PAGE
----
OAAA Guest Post: Liz Coley on Hybrid Authors

April 28, 2015     erinbook     Uncategorized

It’s OAAA time again! Today I’ve got a very interesting guest post for you from Pretty Girl-13 author Liz Coley. Writers like Liz are part of two worlds, the world of big time publishing and the world of self publishing. When you’ve written as many unpublished books as Liz has maybe you can see why. Her newest book, Tor Maddox: Unleashed is self published.

Please welcome Liz Coley.

Hybrid Authors – The New Crossbreed

By Liz Coley

Hybrid authors. I am one. We’re becoming a thing. Writers with one foot in the traditional publishing world and another in self-publishing. Traditional publishing has been the traditional dream of writers—big New York publishing houses, good advances, a sales and marketing force behind you, and the possibility for foreign deals, even movie deals. There are a lot of legitimate reasons (timeliness, control, small audience potential, change of brand among them) to choose self-publishing as an alternative, as I’ve done in the past, present, and possibly future.

The Past: I finished my first manuscript, a young YA sci-fi novel titled The Captain’s Kid, in 2005 and set about learning the ways of the traditional publishing world (so frowned upon back then it was called vanity-publishing). Over the next couple years, I sent this novel and my second, The Splitting Point, to agents and editors. In 2009 I finally signed with an agent for my third novel, Sixty Million Best Friends, and she did her best to submit it far and wide for years. And years. The market had turned to very dark/edgy, then paranormal, then dystopian while I’d been trying to sell this lighter, romantic, adventurous thriller (We’ll come back to the fate of this story in a moment).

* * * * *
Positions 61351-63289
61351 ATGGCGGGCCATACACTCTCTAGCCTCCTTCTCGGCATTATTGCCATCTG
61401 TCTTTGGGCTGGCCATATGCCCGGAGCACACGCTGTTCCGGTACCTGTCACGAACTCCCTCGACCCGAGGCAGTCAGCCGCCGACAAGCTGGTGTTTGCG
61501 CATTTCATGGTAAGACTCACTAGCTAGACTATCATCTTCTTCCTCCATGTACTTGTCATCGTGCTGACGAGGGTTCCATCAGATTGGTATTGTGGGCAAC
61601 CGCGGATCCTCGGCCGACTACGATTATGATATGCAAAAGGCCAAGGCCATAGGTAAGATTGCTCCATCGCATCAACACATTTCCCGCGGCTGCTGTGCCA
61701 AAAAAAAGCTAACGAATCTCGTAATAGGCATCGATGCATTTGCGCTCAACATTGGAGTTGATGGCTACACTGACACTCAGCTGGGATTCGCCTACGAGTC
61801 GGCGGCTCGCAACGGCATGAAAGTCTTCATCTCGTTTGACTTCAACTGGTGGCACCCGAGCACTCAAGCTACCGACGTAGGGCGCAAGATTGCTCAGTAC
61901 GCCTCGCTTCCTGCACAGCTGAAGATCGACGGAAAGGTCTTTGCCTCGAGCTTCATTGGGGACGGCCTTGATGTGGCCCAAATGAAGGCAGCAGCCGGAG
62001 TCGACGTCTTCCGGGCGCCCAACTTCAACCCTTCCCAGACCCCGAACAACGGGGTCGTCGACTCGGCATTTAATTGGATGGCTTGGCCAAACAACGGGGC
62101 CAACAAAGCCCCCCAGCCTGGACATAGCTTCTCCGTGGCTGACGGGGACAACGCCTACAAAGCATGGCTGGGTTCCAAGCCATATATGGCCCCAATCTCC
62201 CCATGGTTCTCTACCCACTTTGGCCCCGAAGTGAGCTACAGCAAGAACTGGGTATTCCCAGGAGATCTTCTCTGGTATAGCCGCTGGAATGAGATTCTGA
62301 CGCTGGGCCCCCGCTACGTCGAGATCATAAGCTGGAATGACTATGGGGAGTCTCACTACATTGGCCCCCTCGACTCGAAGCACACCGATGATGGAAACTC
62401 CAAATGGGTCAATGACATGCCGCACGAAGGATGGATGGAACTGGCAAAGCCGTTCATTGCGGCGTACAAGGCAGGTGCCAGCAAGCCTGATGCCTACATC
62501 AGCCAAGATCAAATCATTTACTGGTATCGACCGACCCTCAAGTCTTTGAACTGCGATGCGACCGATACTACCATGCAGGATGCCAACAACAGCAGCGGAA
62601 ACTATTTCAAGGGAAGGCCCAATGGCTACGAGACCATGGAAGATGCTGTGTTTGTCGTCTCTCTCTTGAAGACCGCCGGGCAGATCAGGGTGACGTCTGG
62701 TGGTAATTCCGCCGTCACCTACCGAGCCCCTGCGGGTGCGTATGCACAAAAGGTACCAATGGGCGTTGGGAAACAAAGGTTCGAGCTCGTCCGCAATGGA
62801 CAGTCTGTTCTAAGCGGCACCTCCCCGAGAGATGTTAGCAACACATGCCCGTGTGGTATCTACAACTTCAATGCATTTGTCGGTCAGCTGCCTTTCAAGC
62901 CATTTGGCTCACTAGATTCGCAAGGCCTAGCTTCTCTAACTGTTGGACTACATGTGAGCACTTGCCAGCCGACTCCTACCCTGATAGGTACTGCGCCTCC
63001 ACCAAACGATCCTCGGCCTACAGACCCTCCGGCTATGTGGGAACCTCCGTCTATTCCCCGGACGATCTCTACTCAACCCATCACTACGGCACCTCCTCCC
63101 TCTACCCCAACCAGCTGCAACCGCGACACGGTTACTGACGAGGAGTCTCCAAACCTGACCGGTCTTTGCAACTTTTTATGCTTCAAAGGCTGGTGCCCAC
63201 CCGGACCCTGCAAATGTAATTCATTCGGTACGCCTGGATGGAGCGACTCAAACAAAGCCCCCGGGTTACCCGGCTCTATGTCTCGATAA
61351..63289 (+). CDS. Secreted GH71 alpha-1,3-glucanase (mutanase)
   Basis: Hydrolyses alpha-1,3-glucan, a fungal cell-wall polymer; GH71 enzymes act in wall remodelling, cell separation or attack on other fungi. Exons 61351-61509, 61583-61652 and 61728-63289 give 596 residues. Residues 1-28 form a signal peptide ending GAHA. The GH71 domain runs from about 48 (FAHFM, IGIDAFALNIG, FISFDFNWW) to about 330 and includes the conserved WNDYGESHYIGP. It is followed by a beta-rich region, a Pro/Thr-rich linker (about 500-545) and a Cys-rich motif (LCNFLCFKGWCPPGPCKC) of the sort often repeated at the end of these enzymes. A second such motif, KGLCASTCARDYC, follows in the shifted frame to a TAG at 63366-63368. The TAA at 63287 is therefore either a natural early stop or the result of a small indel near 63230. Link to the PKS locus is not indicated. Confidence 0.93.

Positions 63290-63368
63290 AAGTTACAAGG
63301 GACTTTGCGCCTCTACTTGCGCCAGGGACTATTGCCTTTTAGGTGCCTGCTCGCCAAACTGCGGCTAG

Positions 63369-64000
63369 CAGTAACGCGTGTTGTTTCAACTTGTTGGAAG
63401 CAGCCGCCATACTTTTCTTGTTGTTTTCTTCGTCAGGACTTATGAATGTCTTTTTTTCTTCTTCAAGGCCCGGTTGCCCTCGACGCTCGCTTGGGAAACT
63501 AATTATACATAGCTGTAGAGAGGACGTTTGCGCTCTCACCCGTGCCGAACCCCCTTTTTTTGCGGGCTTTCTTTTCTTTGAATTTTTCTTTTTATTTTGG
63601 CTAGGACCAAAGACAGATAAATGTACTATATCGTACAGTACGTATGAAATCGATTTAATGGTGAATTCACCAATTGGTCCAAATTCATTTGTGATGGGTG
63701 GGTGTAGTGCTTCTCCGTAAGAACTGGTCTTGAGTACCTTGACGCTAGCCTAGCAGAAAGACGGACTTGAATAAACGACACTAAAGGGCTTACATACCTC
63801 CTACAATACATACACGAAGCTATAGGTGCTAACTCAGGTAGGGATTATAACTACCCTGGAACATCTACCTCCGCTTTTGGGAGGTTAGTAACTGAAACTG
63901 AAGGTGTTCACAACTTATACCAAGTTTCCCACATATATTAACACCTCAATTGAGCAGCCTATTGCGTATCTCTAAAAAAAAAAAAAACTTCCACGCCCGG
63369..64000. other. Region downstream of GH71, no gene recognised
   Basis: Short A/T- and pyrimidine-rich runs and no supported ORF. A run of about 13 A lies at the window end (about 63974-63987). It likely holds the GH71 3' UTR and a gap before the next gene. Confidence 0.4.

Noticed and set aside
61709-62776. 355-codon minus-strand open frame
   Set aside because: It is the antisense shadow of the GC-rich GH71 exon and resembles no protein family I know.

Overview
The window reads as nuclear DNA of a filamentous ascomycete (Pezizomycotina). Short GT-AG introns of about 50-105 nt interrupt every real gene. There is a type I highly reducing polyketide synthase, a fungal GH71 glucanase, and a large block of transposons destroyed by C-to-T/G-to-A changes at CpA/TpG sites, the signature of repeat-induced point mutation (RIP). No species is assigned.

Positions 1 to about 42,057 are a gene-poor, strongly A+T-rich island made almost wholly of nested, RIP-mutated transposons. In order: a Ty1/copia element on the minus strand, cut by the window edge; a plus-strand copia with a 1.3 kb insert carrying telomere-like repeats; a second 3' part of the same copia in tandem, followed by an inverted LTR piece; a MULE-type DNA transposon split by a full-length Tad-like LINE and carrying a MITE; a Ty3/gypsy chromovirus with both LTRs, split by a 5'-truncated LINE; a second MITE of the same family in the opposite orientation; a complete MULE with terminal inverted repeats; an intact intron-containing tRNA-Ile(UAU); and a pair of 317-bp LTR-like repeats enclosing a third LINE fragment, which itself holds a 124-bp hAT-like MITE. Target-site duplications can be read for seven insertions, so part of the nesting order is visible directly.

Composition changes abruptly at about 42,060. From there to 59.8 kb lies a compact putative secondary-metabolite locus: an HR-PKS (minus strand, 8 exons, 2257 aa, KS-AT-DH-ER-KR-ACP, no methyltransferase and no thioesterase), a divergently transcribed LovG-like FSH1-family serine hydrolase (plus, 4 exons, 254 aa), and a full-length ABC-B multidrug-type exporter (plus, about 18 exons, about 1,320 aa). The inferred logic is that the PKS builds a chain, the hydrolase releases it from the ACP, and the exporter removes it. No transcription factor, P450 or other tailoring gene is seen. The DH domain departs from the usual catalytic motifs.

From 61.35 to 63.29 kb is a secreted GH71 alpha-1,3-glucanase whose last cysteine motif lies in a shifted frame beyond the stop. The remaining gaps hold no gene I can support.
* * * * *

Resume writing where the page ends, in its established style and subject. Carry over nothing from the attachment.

Meanwhile I kept writing. You always keep writing!

In 2008, I had written a December 21, 2012 novel, Out of Xibalba. “The story starts when the world ends.” My agent considered it too hard to sell as it crossed genres—alternate history, Mayan mythology, historical romance, time travel, etc. etc. Worse yet, it had a freshness sell by date—the end of the Mayan calendar. So I took the plunge and learned the ins and outs of print and ebook production and distribution.

The hard lesson of self-publishing is: with total control comes total responsibility. A self-pub author is a small business owner and entrepreneur. Books don’t sell themselves, so it’s up to you to create a demand for your product. I sold OOX in the hundreds, but not the thousands of copies, the needle in a haystack problem, and I was a complete unknown.

Meanwhile I kept writing. You always keep writing!

The Present: In 2009, I wrote Pretty Girl-13, which sold to big time New York publishing and so far 12 overseas publishers in translation. That has been intensely cool. And an experience I have yet to replicate after six and two halves more manuscripts. So today I turn again to self-publishing, this time launching over three months the former Sixty Million Best Friends in a new incarnation as the first of a series of romantic adventure thrillers starring my beloved heroine Tor Maddox, a sixteen-year-old girl who is much braver and cooler than I could ever be: Book 1 Unleashed, Book 2 Embedded, and Book 3 Mistaken.
I’m hoping the self-marketing lessons I’ve learned with PG13, the friends and connections I’ve made, and the loyalty of readers ready for a dose of “the lighter side of Liz” will spread the word about these new stories.

With a firm foot in each camp, my agent is working hard on my behalf to sell my three most recent manuscripts traditionally.

Meanwhile I keep writing. You always keep writing!

The Future: Still in my back “inventory” are three sci-fi novels for younger teenage boys. I haven’t ruled out self-publishing these some day if they remain orphans of time and the market.

Tor Maddox: Unleashed will be available May 1.

One response to “OAAA Guest Post: Liz Coley on Hybrid Authors

  1. Didn't know you had some sci-fi novels for boys! Those are definitely my favorite kind of YA these days 😀 Looking forward to hear about those, whatever method you use for publishing them 🙂

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